Routt County commissioners insist on robust regulations before legalizing vacation home rentals
Steamboat Springs — The Routt County commissioners made it plain Tuesday that if they eventually decide to legalize short-term vacation rentals of private residences in rural subdivisions and the countryside across the county, the practice will be governed by a strong set of regulations.
“I’m going to be in favor of a pretty robust set of regulations, and it’s going to be enforceable,” Tim Corrigan said.
Commissioner Cari Hermacinski suggested to county planning staff during a Tuesday work session, that while rural character is important and needs to be taken into consideration, the city of Steamboat Springs’ “vacation home rental” regulations, which have been in place for a decade, are a good starting point.
“The city has a three strikes and you’re out rule,” Hermacinski said. “We would need to impose occupancy limits and (establish) grounds for revocation. One of the things that’s important when you get your vacation rental license (in the city) is that you must provide an emergency contact. So, staff’s first contact is that emergency contact,” who is required to respond promptly to any issues at a residence where short-term rentals are permitted.
Short-term rentals are currently prohibited in the county, but although his staff devotes considerable time to responding to phone calls and e-mails from residents having problems with vacation renters, Planning Director Chad Phillips said the outright ban is difficult to enforce without a permit process that brings landlords into the county process from the beginning.
Phillips said an informal inventory showed 45 to 50 vacation rental homes with a concentration either close to the city or one of the two state parks, Stagecoach and Steamboat lakes.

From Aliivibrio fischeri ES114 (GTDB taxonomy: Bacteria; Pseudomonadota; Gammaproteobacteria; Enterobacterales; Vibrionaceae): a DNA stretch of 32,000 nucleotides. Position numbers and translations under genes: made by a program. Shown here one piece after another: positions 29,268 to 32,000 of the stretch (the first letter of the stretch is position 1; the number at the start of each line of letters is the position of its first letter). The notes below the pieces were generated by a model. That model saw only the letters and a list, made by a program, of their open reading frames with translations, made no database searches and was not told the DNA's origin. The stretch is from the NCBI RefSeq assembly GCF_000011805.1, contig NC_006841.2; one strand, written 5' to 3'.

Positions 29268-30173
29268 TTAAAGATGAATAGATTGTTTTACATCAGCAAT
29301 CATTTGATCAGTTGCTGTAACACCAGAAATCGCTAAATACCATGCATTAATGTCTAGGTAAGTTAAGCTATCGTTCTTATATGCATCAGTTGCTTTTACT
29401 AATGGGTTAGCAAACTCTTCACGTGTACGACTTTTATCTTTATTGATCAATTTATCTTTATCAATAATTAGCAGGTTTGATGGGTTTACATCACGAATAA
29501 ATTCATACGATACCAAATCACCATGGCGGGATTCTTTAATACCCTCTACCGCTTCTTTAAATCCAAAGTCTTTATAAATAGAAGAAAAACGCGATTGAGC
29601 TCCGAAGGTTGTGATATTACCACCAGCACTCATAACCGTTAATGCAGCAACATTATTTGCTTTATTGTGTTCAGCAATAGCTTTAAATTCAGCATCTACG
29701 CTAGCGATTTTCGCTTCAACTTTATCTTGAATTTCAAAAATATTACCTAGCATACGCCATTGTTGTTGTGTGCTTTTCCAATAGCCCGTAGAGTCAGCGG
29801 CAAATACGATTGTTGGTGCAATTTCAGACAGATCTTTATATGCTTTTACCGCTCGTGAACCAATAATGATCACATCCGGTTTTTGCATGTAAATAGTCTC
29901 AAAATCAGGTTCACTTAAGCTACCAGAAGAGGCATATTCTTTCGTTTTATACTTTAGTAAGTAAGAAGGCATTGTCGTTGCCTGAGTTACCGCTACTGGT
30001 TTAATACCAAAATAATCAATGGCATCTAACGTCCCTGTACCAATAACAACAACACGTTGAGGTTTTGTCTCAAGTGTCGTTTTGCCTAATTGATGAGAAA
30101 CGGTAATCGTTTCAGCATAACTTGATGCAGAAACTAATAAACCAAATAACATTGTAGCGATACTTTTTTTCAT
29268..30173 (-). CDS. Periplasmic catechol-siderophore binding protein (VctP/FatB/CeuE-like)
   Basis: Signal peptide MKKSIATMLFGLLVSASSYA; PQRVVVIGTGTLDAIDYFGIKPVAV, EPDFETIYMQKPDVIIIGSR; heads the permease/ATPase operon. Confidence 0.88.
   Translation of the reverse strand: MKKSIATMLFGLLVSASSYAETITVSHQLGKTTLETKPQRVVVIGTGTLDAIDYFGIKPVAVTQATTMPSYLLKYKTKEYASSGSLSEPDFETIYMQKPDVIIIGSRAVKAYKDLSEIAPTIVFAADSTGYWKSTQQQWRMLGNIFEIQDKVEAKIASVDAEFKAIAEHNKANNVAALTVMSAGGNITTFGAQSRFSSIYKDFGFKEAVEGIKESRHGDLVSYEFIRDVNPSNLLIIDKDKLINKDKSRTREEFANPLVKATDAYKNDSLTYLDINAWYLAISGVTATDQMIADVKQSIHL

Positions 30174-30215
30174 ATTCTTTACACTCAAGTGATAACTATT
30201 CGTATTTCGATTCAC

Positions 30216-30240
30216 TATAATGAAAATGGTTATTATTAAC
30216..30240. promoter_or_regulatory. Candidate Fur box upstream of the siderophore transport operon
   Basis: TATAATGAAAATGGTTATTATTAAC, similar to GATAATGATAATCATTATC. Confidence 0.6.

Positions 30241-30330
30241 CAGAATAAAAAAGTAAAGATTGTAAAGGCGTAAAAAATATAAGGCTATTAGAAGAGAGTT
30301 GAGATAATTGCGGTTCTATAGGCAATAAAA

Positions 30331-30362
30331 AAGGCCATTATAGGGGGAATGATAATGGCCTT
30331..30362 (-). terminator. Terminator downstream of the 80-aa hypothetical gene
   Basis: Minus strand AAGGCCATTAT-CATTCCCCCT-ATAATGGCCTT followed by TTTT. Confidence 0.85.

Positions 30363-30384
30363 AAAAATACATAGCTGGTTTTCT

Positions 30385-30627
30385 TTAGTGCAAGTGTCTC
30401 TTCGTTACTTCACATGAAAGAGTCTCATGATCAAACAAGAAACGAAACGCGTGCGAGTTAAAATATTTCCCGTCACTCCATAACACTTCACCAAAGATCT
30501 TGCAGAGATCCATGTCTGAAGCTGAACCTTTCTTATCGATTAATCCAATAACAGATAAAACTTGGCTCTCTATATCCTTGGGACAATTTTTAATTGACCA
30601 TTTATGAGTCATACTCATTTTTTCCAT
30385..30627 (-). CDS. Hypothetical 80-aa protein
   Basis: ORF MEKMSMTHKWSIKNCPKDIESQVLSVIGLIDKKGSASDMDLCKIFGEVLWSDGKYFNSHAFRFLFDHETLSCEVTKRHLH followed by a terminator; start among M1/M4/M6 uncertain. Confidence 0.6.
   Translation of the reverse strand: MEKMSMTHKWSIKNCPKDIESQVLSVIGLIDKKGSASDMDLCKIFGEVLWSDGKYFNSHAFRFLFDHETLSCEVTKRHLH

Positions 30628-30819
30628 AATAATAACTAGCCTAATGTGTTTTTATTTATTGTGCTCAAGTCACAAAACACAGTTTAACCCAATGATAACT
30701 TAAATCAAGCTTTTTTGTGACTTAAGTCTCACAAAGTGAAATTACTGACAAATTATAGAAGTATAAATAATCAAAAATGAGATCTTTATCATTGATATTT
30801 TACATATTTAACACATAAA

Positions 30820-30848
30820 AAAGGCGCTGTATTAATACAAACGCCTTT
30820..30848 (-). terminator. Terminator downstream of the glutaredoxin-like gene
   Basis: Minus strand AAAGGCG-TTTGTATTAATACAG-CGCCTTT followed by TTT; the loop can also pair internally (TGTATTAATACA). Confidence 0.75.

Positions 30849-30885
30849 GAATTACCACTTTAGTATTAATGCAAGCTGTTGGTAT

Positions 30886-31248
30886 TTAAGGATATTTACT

Tree Haus resident Ken Carlson amplified that point. Carlson and his neighbors live closer to Steamboat Ski Area than some city residents with homes on the west side of town.
“Four of the five homes that are contiguous to mine,” are vacation rentals, he said. “We have four dogs barking on the deck all day and a party starting at 9 p.m. and lasting until 2 a.m.”
Strawberry Park resident Rodger Steen said that while he knows there are homeowners in the nightly rental market who screen their paying guests, others allow friends to arrive in recreational vehicles, overcrowding a property and taxing water wells and septic systems. Often, they leave trash at the bottom of their lane to be scattered by wildlife.
Professional property manager Robin Craigen said that since the city went through an arduous nightly rental debate that culminated in 2005, many of the fears of homeowners have been allayed.
“We had many, many meetings resulting in a framework of regulations that has allowed for us to co-exist very peacefully,” he said.
Ulrich Salzgeber, CEO of the Steamboat Springs Board of Realtors, urged the county to consider attaching a significant annual fee to nightly rental permits in order to support adequate enforcement.
Commissioner Doug Monger also called for adequate enforcement.
“I’m exceptionally frustrated with the enforcement concept and how we do it now,” he said. With “regulations, we would be able to do a better job. I’m not really excited about a bunch of clowns from Texas and Florida running down my county roads and stopping at my ranch and asking, ‘Do you know how to get to this place?’”
The commissioners agreed to conduct another work session, yet to be scheduled, before sending the matter back to Planning Commission to begin the process of deciding what short-term regulations might be desirable in the county.
Ultimately, there would be public hearings before both Planning Commission and the Board of Commissioners before a decision is made to legalize and regulate vacation rentals in the county.
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A local resident since 1969 who worked in social services and real estate, Catherine Lykken has decided, at age 85, not to renew her professional real estate license next year.